feast or famine

113987980__341337cSummer is prime time for festivals chock-a-block with regional curiosities. And since part of the adventure of traveling is trying new things, I’m usually game to try  just about anything. Here are three feasts, however, that might make me question how much is too much?

Roadkill Cook-Off, Marlinton, West Virginia. It’s not quite as disgusting as it sounds, honestly. This festival, on Saturday September 28, serves up meals made from creatures who often find themselves flattened on the side of the road. Actual roadkill isn’t used in the dishes, but visitors will be sure to get an authentic roadkill experience with sample dishes such as tacos filled with armadillo, porcupine stew and marinated bear.

BugFest_Raleigh-NC

BugFest, Raleigh, North Carolina. For those with an ironclad stomach (or fans of “Fear Factor”), the annual BugFest, sponsored by the North Carolina Museum of Natural Sciences, incorporates insects and creepy crawlers in all of its featured dishes. The September 21 festival encourages participants to try bug-inspired foods prepared by local chefs, and fine-tune their entomophagy skills – that’s the practice of eating bugs. Some of last year’s popular dishes included superworm enchiladas and cinnamon-sugar crickets.

bull_ballsTesticle Festival, Clinton, Montana. The “testes festy” is an event you’ll need, um, balls for. As you’d expect, the August festival is named for the main dish being served: bull testicles. Reports from last year’s festival found that participants consumed an average of 110 pounds of bull and bison testicles – served deep-fried, beer-battered or marinated. Let me hazard a guess at the t-shirt: “I had a ball at the Testicle Festival.”

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wish list: 17-mile drive

17-mile drive

 

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wish list: faraway, so close

13063619536535391028_1If you’re like me you’ve long dreamed of Cuba, the faraway, so close island off the coast of Florida that’s been off-limits to US citizens for more than fifty years. Rich in history, culture, and all that glorious music, it’s an American traveler’s version of Snuffleupagus: a rare creature able to be seen by everybody but us. Insight Cuba, a leader in small group people-to-people travel, is about to change all that. As travel to this enigmatic island is made legal for only the third time in fifty years, this licensed tour operator has me salivating at the chance to explore the once-forbidden island with a sweepstakes, running now through June 17th. To take part, ‘Like’ the Insight Cuba Facebook page and enter via the “Win a Trip to Cuba for Two” tab at the top. A winner will be selected at random on June 18th and receive a free trip for two on the tour of their choice: Undiscovered Cuba, Cuban Music & Art or Classic Cuba. The grand prize includes round-trip airfare from Miami to Havana; first-class accommodations, meals and activities; an Insight Cuba tour leader and Cuban guide; entrance fees; in-country ground transportation and transfers; 24-hour emergency service and maybe most important of all, a U.S. Department of the Treasury License and Letter of Authorization. Underdeveloped, stubbornly unchanged for decades, the revolution and the resulting embargo may have decimated the travel industry in Cuba, but it didn’t kill it. And the irresponsible policies of our own government have done nothing to squelch the abiding curiosity about our neighbors 90 miles to the south.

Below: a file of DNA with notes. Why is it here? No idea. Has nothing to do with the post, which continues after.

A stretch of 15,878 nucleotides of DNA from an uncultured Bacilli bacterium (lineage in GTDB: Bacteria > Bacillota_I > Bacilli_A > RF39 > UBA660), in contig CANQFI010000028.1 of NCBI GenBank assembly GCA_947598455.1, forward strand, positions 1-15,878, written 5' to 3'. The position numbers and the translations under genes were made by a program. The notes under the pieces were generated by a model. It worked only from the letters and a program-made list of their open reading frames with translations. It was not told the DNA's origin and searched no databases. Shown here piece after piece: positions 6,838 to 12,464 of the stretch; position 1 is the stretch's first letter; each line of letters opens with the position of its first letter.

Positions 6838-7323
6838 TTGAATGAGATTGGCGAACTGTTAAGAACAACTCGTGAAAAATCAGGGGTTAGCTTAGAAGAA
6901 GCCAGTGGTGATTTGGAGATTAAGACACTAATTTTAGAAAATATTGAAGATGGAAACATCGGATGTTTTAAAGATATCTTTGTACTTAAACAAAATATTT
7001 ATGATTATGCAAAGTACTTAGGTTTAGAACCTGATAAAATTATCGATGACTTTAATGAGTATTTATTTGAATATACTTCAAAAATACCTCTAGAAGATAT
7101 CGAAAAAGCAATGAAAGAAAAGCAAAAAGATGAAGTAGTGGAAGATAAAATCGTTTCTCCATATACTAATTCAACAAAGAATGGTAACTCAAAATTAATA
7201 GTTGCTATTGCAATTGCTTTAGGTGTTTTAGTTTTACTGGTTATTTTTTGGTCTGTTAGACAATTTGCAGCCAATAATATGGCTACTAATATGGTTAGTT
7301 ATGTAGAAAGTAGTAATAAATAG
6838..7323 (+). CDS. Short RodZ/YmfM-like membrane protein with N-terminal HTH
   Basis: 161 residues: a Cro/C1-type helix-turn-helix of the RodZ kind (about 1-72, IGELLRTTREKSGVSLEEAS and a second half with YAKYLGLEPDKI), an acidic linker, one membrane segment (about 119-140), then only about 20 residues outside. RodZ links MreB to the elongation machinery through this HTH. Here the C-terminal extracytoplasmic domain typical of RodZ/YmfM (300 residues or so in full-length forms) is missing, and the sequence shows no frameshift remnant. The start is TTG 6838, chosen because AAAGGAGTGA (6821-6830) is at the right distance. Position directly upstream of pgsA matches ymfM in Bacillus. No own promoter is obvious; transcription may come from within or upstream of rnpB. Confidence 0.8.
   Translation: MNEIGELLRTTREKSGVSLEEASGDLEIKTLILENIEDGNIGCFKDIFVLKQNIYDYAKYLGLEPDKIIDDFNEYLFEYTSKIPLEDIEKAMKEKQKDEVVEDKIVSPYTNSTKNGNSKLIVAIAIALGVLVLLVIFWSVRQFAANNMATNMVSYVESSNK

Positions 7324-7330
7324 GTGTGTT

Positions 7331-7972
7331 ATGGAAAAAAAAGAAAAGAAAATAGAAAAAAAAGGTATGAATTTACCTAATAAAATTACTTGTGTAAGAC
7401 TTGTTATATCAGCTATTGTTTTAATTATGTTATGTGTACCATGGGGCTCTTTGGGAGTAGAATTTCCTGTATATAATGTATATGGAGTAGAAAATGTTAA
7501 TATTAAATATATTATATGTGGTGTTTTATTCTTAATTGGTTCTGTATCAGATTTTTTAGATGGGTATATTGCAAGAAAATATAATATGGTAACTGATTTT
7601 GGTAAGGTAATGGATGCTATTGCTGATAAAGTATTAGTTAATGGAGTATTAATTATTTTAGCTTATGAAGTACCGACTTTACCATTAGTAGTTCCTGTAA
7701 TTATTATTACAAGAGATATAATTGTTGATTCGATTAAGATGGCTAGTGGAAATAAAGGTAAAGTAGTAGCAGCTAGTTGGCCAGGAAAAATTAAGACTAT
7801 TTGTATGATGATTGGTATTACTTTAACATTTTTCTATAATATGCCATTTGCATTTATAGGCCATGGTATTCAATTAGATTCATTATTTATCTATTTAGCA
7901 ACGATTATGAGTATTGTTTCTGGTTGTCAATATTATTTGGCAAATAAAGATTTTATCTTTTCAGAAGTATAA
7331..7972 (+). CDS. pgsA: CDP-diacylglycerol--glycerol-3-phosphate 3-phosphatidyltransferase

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wishlist: spitbank

Spitbank Fort

The English city of Portsmouth has been fortified since Henry VIII built Southsea Castle in 1544 to protect the entrance to the harbor. The Tudor monarch was well aware that the strategic naval port on the south coast of Hampshire was exposed to attack from the French, a consideration that also concerned Prime Minister Palmerston a few years later in the mid-nineteenth century. Across the Channel, a newly crowned Emperor Napoleon III had revenge for his uncle’s defeat at Waterloo on his mind, which caused the British Government to reassess their coastal defenses. The result: a ring of detached sea forts - Spitbank, Horse Sand and No Man’s Land – built on the Spithead shoals in case of French invasion. The irony is that the forts never saw any action in the defense of he city, landing them the nickname “Palmerston’s  Follies.” De-activated by the end of WW II, the forts have been privately owned since 1982, going through many guises until one of them – Spitbank – finally found its true calling as a luxurious hideaway hotel. Arrive in style from your own private yacht or let them pick you up from nearby Gosport in a water taxi. The first thing you’ll notice is how things have changed since 1867: the previous gun emplacements have been transformed into eight stunning bedroom suites with sea views. The rooftop’s been converted to highlight a hot pool, expansive sun decks, and a steam sauna – all of which look out to Portsmouth Harbor and the iconic glass Spinnaker Tower. Your biggest decisions are likely going to involve where to eat and what to drink, so start with some bubbly in the Victory Bar before moving on to local crab and ribeye in the historic arched, brickwork of the Officer’s Mess. How about digestifs round the fire pit, looking out over the Isle of Wight? If the breeze proves too strong, settle in for brandy and roulette (or poker) in the Crow’s Nest. Win or lose, there’s nothing like waking up to the sound of the waves. Take a room for a short break or – more to my liking – hire the fort out as your own private island, with your own private crew. There’ll be no need to worry about neighbors telling you to keep the noise down – until the other two forts go condo that is.